By Suresh Menon
The man who bowled the most famous delivery in cricket was born one hundred years ago this month. Eric Hollies clean bowled Don Bradman with a googly in his final Test innings to leave him stranded on an average of 99.94. But he was more than a one-delivery wonder.
As the cricket historian David Frith pointed out, “to remember Hollies for only that ball at the Oval in 1948 is like remembering Chaplin as no more than a tramp who once made a dramatic meal of a boot.”
Hollies had bowled Bradman (with a top spinner, Bradman's biographer Irving Rosenwater informs) a week earlier when the Australians played Warwickshire. He claimed eight for 107 in the first innings but couldn’t prevent an Australian win. He had Neil Harvey and Lindsay Hassett too, and interestingly, the two openers, Bill Brown and Arthur Morris, both hit wicket.
Bradman came out to bat in the second innings with the Australians needing just 38 to win, in order to have a good look at Hollies. Hollies, who suspected that Bradman had not picked his googly, merely sent down a series of leg-breaks. Later, ahead of the Oval Test he told his county captain, “I’ll bowl him a googly second ball just in case he’s expecting it first ball.”
John Arlott said of that duck: “Bradman played his first ball from Hollies firmly in the middle of the bat. The second was a googly: Bradman played outside it and was bowled - was his eye a little misted at his reception, I wonder? After such a reception a man could hardly do other than score a duck or a century - and a duck did Australia no harm.”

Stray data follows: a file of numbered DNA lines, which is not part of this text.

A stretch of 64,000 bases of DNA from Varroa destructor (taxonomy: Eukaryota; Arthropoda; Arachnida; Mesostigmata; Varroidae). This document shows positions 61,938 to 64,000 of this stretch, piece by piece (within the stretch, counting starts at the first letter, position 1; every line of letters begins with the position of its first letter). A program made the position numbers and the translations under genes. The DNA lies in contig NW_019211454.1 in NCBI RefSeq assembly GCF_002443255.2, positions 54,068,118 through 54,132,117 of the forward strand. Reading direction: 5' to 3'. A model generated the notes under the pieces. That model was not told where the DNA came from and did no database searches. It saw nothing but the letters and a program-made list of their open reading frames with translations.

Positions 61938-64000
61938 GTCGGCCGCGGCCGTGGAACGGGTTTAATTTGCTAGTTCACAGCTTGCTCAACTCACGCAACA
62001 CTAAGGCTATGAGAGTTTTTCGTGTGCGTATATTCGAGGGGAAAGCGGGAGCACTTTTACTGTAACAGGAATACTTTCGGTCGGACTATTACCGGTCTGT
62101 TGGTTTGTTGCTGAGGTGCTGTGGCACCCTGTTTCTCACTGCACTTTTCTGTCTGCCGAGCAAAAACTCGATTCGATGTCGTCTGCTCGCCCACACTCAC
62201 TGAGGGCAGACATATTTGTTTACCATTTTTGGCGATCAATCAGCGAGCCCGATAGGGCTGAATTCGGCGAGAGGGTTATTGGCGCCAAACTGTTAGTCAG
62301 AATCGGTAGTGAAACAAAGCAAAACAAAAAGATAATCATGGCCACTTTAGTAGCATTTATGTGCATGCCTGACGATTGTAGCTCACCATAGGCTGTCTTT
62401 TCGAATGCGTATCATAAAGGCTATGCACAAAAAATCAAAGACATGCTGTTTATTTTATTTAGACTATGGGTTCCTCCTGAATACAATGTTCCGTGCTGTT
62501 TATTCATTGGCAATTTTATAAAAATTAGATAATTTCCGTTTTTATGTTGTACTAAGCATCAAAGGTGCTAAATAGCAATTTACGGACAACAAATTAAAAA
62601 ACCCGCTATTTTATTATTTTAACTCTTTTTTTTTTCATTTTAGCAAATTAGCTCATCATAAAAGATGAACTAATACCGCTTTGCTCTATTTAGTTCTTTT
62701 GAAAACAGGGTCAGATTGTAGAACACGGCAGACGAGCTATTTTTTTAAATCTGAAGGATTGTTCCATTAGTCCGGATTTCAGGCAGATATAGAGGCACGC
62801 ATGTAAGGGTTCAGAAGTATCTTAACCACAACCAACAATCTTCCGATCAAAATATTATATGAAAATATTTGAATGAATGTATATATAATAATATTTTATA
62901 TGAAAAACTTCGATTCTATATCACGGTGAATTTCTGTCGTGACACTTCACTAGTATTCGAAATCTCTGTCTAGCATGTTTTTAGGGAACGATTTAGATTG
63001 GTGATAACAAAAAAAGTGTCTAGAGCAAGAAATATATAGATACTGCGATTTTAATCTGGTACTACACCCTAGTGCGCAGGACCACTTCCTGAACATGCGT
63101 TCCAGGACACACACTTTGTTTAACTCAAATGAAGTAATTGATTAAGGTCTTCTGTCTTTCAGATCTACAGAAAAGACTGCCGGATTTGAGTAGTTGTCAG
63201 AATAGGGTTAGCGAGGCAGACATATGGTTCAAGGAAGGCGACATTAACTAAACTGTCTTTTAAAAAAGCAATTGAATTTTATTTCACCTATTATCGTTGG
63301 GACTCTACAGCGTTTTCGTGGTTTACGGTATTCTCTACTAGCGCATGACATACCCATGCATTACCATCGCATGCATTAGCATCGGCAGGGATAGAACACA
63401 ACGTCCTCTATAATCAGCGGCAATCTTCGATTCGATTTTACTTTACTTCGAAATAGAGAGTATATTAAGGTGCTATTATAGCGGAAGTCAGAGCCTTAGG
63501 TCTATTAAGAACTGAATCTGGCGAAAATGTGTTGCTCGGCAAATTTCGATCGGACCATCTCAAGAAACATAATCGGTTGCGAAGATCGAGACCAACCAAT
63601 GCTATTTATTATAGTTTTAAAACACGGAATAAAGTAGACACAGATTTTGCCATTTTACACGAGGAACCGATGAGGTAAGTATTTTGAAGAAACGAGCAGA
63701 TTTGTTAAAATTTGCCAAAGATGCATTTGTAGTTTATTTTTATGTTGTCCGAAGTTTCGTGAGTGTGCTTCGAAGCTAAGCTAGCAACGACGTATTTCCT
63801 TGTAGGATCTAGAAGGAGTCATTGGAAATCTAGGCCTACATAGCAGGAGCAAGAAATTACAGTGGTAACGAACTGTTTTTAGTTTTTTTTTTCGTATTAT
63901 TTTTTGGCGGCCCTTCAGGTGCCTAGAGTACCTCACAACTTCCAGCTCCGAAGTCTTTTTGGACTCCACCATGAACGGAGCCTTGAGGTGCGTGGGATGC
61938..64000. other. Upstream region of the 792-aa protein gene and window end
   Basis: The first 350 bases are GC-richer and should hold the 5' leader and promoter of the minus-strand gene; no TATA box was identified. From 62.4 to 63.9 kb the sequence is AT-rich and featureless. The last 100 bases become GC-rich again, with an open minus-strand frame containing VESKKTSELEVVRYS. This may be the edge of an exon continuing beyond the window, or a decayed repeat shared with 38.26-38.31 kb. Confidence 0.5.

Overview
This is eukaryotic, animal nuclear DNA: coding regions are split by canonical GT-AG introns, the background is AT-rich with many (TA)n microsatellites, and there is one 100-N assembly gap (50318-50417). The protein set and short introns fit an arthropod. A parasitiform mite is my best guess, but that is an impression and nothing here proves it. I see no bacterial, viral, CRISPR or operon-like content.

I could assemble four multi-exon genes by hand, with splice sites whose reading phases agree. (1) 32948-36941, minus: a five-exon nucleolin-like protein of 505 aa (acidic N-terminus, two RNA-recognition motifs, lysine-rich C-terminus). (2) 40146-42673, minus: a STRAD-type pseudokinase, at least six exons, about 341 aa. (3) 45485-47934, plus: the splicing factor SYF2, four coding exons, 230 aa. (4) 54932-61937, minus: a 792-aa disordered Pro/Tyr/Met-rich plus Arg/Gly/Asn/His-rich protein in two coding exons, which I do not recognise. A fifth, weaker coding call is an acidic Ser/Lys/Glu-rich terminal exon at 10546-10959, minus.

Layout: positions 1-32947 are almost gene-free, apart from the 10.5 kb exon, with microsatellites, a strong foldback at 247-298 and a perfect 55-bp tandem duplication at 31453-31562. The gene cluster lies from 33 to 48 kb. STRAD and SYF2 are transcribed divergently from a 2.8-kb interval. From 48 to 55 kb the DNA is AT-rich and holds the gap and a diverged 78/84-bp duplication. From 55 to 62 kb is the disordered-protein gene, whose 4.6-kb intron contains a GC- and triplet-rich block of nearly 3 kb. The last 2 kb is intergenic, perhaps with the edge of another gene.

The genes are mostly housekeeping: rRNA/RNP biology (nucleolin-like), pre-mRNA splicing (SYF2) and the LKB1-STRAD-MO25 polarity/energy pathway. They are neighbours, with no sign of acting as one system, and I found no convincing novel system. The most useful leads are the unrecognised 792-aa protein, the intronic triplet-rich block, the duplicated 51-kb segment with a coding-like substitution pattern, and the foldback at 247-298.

Arlott (and possibly Len Hutton) was responsible for the ‘emotional’ Bradman theory of that last-innings duck. Jack Crapp, who was at slip during the drama of Bradman’s arrival at the crease, the rousing reception given by the England skipper and the Hollies deliveries put things in perspective with: “That bugger Bradman never had a tear in his eye his whole life.”
Although Hollies played 13 Tests, it is as a bowler for Warwickshire that he is better remembered. He once claimed all ten wickets in an innings against Nottinghamshire, remarkably without the aid of a fielder; seven were bowled and three leg before. That was in 1946, when as Warwickshire struggled, he emerged as the leading wicket taker.
It was not good enough to find him a place in the team for the Ashes tour, a decision England had cause to regret.
In all, Hollies finished with 2323 wickets, and as befit one of the leading rabbits in the game, a total of 1673 runs at an average of 5.28. His highest score was 47. In 1955 he was named among Wisden’s Five, sharing the honour with another leg-spinner (Bruce Dooland), a left-arm spinner (George Tribe), and two pace bowlers (Fazal Mahmood and Brian Statham). Not a batsman in sight!
In its obituary, Wisden described Hollies as “fair-haired and on the short side... he bobbed in and delivered to a persistently unerring length such as possibly only Grimmett has ever matched.”
And what did Bradman himself think of that delivery? “The reception had stirred me deeply and made me anxious,” he wrote. “The second (ball) was a perfect length googly which deceived me. I just touched it with the inside edge of the bat and the off bail was dislodged.” Perhaps out of such detachment came the strength of mind to make 29 centuries in 52 Tests and finish with an average that reminds us – thanks to Hollies – that even the greatest players are human too.